Someone sent me a screenshot of a Facebook post by one John Charles Ellul trying to be smart about the opening of Parliament. He asks how it is possible the country appears to have run out of eggs and tomatoes to be tossed at PN MPs on their way out of Parliament.

The drafting is a bit slapdash as the next sentence changes the subject to wonder where Labour Party supporters are. The syntax creates the ambiguity of what in the author’s erudite opinion, is scarce. Is the post about generic salad ingredients or bloody-minded supporters of the Labour Party who consider it civilised to toss said ingredients in the general direction of politicians belonging to a different party?

The issue here is not Mr Ellul’s struggle with basic logical thinking. It’s that this genius is “director of studies” at the police academy and a lecturer in criminology at the university. It is no wonder that our police department appears to have no appreciation of their role in a democracy.

John Charles Ellul should be teaching his students that their primary duty is towards the Constitution that entrusts the government of Malta to civilians who are answerable to the elected representatives of the people. Instead he incites people to intimidate, mock, ridicule, and pelt with vegetables and eggs MPs elected for the purpose of making laws and overseeing the government of the country.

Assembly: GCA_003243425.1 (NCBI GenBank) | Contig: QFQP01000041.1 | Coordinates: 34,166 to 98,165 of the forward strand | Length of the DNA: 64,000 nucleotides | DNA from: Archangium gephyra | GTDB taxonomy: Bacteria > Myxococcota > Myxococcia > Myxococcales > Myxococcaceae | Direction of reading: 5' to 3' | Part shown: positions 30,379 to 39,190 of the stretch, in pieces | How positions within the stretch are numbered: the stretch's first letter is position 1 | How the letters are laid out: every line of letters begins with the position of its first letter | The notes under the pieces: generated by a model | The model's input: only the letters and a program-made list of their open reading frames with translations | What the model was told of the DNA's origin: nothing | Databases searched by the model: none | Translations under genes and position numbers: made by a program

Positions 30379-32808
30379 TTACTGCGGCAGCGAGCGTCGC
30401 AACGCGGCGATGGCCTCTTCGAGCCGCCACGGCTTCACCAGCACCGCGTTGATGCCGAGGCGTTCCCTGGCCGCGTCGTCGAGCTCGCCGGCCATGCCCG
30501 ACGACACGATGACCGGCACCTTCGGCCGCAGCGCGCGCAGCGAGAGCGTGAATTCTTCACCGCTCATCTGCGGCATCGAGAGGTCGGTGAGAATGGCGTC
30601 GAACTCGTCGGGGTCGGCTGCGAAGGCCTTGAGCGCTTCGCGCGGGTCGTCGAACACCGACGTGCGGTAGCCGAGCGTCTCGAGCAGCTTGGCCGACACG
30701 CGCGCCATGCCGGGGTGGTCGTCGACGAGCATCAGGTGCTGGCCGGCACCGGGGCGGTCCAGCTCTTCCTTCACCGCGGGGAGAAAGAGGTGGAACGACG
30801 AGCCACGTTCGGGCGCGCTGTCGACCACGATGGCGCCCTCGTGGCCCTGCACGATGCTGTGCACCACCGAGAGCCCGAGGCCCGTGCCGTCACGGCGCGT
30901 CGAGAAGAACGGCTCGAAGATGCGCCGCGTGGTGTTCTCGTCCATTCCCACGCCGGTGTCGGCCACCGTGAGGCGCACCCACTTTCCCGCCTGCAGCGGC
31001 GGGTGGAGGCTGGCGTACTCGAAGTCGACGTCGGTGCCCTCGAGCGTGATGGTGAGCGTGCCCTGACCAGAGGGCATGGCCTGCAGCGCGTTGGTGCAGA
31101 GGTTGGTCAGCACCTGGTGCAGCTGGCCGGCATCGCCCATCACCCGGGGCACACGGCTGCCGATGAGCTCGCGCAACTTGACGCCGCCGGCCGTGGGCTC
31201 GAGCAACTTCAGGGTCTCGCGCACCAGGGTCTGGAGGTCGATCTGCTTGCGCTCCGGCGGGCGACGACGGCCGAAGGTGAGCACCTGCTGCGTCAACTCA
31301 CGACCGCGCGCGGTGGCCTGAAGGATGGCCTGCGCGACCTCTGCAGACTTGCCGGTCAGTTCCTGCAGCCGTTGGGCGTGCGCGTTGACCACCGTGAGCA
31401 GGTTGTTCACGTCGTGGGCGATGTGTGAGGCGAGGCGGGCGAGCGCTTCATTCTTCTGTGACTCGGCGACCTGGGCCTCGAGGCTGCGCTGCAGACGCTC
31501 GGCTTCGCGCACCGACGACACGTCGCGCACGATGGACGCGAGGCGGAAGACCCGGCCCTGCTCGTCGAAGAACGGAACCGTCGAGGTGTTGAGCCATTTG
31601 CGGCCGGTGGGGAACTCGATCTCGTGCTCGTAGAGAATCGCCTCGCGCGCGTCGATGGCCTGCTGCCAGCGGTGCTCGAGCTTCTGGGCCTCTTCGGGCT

John Charles Ellul is the brother of Andy Ellul, himself an MP, but of course for the Labour Party. This ‘incident’ would, in any normal democracy, lead immediately to the resignation of both of them, the one from the police academy and the other from parliament. It is not that the head of the police academy is not entitled to support a political party and even to do so openly. It’s that his contempt for the democratic process is utterly incompatible with the job of training the police officers whose job it is to safeguard it.

But, you’ve guessed it, this is no normal democracy. They’re reading this and laughing.